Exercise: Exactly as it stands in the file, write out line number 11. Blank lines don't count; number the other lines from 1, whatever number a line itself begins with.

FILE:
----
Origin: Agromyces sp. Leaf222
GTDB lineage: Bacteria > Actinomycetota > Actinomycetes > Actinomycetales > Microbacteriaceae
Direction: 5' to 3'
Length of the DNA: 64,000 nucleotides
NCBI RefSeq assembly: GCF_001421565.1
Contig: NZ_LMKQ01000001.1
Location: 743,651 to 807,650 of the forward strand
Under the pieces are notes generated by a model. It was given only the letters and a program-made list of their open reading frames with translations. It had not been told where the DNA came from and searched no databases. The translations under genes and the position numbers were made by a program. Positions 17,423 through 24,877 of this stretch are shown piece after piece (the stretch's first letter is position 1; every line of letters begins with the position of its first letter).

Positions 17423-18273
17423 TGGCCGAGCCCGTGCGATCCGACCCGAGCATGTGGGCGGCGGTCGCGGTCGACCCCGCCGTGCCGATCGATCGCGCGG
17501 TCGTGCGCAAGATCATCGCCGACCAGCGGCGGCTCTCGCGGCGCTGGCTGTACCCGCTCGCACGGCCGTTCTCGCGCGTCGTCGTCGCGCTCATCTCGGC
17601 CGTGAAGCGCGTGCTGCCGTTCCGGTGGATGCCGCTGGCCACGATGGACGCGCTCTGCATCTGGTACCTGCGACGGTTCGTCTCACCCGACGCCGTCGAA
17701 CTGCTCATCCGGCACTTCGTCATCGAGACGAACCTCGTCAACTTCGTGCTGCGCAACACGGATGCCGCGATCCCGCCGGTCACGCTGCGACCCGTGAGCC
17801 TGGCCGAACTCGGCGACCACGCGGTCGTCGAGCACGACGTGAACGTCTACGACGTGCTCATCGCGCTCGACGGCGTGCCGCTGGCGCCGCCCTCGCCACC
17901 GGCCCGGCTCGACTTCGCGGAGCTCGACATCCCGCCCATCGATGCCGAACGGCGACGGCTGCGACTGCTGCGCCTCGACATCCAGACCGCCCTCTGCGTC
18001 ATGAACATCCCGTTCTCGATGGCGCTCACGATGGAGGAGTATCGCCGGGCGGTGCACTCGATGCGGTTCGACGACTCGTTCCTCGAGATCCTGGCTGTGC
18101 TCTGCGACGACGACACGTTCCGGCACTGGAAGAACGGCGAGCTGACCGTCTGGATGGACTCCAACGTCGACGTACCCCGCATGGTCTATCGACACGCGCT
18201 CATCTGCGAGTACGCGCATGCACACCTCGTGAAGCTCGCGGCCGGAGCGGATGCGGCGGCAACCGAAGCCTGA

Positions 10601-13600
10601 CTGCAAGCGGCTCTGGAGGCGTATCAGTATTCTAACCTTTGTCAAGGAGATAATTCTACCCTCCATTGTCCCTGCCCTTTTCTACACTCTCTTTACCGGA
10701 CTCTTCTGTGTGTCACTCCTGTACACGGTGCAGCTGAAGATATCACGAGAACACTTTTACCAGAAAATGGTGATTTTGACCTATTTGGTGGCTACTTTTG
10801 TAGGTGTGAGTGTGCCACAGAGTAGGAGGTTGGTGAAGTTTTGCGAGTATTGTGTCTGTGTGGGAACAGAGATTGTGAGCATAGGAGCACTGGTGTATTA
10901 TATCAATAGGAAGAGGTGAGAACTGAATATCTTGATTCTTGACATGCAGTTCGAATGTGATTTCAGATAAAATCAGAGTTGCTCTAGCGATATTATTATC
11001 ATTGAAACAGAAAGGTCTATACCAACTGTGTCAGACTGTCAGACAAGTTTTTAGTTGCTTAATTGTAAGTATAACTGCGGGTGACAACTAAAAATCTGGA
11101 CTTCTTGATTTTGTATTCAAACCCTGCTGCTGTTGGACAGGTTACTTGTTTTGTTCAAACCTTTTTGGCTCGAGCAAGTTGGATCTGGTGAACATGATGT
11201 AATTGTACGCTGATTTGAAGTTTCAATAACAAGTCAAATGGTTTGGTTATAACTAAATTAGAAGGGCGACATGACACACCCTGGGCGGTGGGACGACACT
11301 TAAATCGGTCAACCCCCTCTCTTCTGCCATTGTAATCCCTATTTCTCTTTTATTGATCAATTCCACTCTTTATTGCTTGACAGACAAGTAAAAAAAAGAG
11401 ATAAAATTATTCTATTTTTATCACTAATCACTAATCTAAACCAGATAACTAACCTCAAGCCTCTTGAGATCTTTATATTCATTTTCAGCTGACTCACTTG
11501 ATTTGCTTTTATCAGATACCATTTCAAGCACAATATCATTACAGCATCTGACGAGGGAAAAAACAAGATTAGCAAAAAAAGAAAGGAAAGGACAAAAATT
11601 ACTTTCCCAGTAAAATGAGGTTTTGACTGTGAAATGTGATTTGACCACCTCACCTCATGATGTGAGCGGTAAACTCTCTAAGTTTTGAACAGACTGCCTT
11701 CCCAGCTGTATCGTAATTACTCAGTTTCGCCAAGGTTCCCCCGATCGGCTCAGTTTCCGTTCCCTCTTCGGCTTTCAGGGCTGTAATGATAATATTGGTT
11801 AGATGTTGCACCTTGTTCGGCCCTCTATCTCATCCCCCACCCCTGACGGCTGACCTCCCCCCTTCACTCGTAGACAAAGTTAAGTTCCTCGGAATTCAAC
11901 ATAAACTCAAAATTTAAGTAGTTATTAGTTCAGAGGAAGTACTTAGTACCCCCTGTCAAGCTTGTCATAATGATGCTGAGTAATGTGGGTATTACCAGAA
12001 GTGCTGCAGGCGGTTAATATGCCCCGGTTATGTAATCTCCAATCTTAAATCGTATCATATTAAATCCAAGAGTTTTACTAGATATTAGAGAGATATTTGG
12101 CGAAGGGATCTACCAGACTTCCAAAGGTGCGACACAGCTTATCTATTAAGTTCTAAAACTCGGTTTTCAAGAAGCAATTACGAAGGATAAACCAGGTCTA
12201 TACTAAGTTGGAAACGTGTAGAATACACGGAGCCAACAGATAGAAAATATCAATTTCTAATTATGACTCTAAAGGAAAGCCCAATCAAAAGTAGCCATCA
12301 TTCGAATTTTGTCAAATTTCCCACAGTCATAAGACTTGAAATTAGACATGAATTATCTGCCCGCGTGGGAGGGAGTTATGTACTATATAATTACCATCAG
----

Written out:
17501 TCGTGCGCAAGATCATCGCCGACCAGCGGCGGCTCTCGCGGCGCTGGCTGTACCCGCTCGCACGGCCGTTCTCGCGCGTCGTCGTCGCGCTCATCTCGGC